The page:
Lunch ‘N Learn with SE Health’s Futures Team


Lunch ‘N Learn with SE Health’s Futures Team

Zoya Retiwalla | TRP | November 27, 2019 

SE Health’s mission is to spread hope and happiness and they are reconceptualizing aging to realize their endeavor.

Photo – Lunch ‘N Learn with SE Futures: Paolo Korre, Director of Service Design, a  member of the SE Futures Team, visited the TRP to discuss co-creating a future with technologies and services that can benefit older adults and caregivers.


The way we age and die in the future will be nothing like what it has been for the past century or more. The mindsets and business models of the past no longer serve this space. SE Futures was established for the new era of health innovation – a future where the “home-spital” is where health will be created, managed, and restored, people and their families will be more empowered, and intelligence will support decisions.

SE Futures is protecting and creating this future of health, focused on the older adult population in Canada. In their belief that healthcare, aging, and dying can be different Paolo Korre mentioned that – “We approach healthcare innovations with a lot of openness.” Their core aim is to bring about instrumental changes by constantly experimenting with their approach. “We try to bring solutions and opportunities for not just incremental changes but disruptive solutions to help foster a difference.”

With their vision to co-creating a future where the Canadian Age with Agency, Dignity, Health and Vitality, their foremost idea is reframing aging. They do not refer to seniors as individuals who no longer have any value, they instead strongly believe that seniors not only have value to add to our society as a whole but also deserve to receive value from our society in return. “Living alone is hard, but dying alone is even harder,” Paolo explained emphatically explaining their project that reimagines death and the experience of dying.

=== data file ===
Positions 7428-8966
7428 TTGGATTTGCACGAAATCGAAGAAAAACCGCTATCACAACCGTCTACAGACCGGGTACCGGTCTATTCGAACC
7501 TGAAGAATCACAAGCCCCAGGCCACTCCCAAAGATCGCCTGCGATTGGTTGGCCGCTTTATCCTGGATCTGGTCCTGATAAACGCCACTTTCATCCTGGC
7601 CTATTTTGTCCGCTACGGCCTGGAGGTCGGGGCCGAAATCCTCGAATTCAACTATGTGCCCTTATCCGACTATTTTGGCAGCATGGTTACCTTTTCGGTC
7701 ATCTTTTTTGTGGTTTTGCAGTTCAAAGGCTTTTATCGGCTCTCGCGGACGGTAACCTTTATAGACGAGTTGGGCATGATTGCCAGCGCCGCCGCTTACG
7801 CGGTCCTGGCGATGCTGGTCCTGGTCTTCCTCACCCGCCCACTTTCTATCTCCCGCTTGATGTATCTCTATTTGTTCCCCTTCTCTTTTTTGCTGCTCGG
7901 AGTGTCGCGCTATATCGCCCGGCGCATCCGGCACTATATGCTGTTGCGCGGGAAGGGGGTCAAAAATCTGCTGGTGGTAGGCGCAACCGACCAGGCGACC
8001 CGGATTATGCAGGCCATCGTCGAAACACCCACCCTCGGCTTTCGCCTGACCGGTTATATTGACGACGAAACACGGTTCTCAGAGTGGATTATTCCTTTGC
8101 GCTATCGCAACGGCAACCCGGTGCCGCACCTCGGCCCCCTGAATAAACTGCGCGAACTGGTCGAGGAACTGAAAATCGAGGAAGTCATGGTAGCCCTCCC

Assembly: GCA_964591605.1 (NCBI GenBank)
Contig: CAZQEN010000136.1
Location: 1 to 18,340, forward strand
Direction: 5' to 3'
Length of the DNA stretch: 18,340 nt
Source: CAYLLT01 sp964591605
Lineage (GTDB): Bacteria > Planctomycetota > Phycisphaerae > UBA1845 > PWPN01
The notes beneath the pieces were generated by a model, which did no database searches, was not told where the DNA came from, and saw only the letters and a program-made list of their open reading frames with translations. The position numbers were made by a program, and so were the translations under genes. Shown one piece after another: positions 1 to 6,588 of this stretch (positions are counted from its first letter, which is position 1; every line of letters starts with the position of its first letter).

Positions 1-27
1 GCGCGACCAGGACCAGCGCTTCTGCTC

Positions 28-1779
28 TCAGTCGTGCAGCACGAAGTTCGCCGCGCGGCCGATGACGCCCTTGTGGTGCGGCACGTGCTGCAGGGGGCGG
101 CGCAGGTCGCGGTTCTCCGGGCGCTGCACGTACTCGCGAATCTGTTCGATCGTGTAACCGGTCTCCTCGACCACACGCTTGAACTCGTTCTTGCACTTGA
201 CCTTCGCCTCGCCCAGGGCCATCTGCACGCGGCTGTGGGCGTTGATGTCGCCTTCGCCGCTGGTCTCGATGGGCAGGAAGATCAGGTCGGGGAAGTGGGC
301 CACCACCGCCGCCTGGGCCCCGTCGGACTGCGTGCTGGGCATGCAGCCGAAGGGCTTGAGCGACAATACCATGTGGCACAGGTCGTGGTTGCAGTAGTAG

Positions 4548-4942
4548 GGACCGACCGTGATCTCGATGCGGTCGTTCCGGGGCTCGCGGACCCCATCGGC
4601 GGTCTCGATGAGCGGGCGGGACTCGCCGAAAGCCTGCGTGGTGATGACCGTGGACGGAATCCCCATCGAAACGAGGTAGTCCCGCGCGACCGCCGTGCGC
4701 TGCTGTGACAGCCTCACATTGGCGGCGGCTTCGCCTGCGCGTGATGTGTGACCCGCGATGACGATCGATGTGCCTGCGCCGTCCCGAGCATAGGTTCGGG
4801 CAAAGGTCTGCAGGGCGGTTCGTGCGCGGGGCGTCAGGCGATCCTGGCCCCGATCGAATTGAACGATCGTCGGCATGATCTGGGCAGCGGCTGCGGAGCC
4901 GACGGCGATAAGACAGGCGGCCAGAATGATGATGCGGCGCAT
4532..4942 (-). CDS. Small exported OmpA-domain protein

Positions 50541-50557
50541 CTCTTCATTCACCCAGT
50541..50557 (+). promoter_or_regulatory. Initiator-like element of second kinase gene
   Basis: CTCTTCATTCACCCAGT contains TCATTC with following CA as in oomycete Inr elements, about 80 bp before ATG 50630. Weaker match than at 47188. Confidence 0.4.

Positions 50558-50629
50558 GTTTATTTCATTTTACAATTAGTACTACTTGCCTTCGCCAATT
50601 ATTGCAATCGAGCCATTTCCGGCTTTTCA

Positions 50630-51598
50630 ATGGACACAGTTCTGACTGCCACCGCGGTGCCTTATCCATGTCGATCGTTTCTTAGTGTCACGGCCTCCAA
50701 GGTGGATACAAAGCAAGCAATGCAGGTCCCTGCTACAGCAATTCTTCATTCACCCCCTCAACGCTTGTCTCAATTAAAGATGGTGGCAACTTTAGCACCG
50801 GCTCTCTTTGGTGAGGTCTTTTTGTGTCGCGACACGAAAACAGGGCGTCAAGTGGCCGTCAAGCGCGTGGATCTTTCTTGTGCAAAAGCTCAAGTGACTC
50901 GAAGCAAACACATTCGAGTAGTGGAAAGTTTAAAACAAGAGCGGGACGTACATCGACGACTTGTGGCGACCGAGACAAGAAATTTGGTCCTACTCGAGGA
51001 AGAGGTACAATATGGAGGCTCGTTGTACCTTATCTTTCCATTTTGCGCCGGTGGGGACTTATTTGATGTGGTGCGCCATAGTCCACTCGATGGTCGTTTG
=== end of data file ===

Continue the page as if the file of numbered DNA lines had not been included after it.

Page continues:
Talking about innovation and SE’s framework, Paolo shared his belief about why most innovation doesn’t work. “Innovation shuts down not because the ideas are bad but because we tend to lose sight of what we are trying to do, we stop experimenting, and we stop learning.” Organizations tend to lose sight of humans and user-experience when focussing on operating metrics. For SE, the importance of keeping it user-centred is the key to their successful endeavours. “It is essential to make a viable design but it is equally essential to believe in the process.”

Perspective, he says is the most important aspect to be mindful of in healthcare innovation. Healthcare professionals, who are often trained in the scientific method, do not check their own beliefs and ideas for bias. We must keep in mind our biases when trying to create great solutions and ideas.

Another important aspect of innovation is embracing the constraints in the problems we are trying to solve. Paolo pointed out how the adage “think outside the box” is problematic: innovation will provide a better understanding of the problem and hence lead to a more viable solution. “Don’t think outside the box, we need to think about the box. Are the walls and constraints of the box fixed, or can we change the constraints?  It is important to understand the box because we design and make within a context, which has constraints.”

This session ended with an intriguing discussion and culminated in a resounding thought – Agility is essential, but planning for iterations and re-iterations for delivering a pathbreaking innovation is equally essential.